Orange Co. man found guilty in 2019 murder of Stanardsville resident
That’s how Greene County Commonwealth’s Attorney Edwin Consolvo summarized his closing argument in the trial of Robert Lee Webster, of Orange County.
Apparently, the jury agreed.
In an emotional final day of proceedings, the three-day trial for the murder of Brian Keith Dudley, 37, of Stanardsville, came to an end Thursday, Dec. 16. Counsel for both Webster’s defense and the prosecution pulled out all the stops in their closing arguments, and with the circumstances of the case being what they were, the commonwealth had its work cut out for them.
“Our case is circumstantial,” Consolvo admitted in his closing argument, “But we have everything we need.”
On July 10, 2019, Dudley was found on the side of Dundee Road, slumped over the steering wheel of his running car. Multiple cars passed Dudley and called 911, assuming that there was a medical emergency of some sort. When fire, rescue and law enforcement officers arrived, they discovered Dudley had suffered multiple gunshot wounds from outside the vehicle. He was pronounced dead at the scene, and it kicked off a lengthy investigation that resulted in Webster’s arrest that October.
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Initial charges against Webster were dismissed following a preliminary trial in December 2019, but new evidence led to his arrest in August 2020, when he was charged with murder; two charges of use of a firearm in commission of a felony; three counts of shooting into an occupied vehicle; robbery; possession with the intent to distribute a schedule I or II narcotic; and possession with the intent to distribute a schedule I or II narcotic while possessing a firearm.
As Consolvo presented his case, he revealed phone records showing that Dudley and Webster had spoken a week before the murder and had remained in contact in the days leading up to Dudley’s death. Those same phone records showed Webster’s phone had pinged off towers in the area July 10, showing his phone moving from Orange to Stanardsville on the day of Dudley’s death and around the estimated time of the murder.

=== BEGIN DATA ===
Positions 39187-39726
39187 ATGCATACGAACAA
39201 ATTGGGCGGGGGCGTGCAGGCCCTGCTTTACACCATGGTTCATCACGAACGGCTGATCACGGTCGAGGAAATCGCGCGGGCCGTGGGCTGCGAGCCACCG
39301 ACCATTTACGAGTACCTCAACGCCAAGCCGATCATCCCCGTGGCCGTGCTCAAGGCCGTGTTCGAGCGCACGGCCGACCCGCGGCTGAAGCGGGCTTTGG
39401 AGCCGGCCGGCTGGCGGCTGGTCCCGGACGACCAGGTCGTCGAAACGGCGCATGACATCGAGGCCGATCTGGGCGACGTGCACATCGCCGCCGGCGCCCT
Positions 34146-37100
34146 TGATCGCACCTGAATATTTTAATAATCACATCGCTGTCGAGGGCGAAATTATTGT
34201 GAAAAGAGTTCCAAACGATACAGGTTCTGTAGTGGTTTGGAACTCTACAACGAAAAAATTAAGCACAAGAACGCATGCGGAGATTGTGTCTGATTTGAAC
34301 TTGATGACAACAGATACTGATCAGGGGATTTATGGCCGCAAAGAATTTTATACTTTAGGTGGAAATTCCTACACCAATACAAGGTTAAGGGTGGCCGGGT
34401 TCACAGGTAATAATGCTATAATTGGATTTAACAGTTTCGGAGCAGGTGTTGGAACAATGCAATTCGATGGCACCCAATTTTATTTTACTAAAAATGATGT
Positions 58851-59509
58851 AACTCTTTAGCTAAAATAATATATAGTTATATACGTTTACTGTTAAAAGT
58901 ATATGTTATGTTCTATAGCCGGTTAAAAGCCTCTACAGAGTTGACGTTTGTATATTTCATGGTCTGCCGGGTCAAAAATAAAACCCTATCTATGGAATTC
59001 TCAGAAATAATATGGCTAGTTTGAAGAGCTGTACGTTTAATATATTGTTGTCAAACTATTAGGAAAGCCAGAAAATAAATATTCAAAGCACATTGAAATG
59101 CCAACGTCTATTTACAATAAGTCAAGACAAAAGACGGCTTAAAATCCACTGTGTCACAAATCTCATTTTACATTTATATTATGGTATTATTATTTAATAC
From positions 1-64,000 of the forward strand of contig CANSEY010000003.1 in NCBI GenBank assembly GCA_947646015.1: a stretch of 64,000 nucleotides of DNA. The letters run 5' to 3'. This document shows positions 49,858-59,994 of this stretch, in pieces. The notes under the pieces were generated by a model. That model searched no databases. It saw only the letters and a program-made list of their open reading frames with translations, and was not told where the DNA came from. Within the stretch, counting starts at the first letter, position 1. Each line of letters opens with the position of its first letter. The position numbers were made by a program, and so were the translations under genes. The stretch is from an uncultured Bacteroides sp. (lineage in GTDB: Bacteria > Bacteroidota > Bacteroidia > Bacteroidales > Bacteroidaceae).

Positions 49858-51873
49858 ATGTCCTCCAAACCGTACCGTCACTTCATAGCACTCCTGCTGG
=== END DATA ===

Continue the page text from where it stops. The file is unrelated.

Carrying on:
Consolvo didn’t have an eyewitness, nor did he have the “smoking gun.” In lieu of direct evidence that would conclusively prove that Webster fired the gun that killed Dudley, Consolvo presented several days of circumstantial evidence, all of it suggesting Webster was the shooter.
Webster, 43, and who is also known as “Saddiq,” had denied ever knowing Dudley when questioned by police, but later admitting knowing him more and more as they continued to pressure him with evidence, the commonwealth’s attorney said.
Consolvo painted a picture of a drug deal gone bad, suggesting text messages between the two men about “batteries” was actually code for kilos of cocaine and that the meaning of “24 volts” in those messages was further code for the price of the alleged transaction—$24,000.
When the prosecution rested its case, the defense, led by attorney Paul Galanides, immediately motioned for the dismissal of all charges, arguing that the burden of proof had not been met on any of them.
At that point in the trial, Judge Claude V. Worrell had to determine whether or not the commonwealth had presented enough circumstantial evidence, and if that evidence was sufficient in both quantity and quality, to continue.
Thursday morning, Dec. 16 began with Judge Worrell’s ruling, and some small victories for Webster’s defense team.
“I am dismissing the charge of robbery with a gun, possession of a schedule I or II with intent to distribute, and possession and distribution with a firearm,” Judge Worrell said in his ruling. “That leaves the murder charge, malicious or unlawful shooting into a vehicle and use of a firearm [in the commission of a felony].”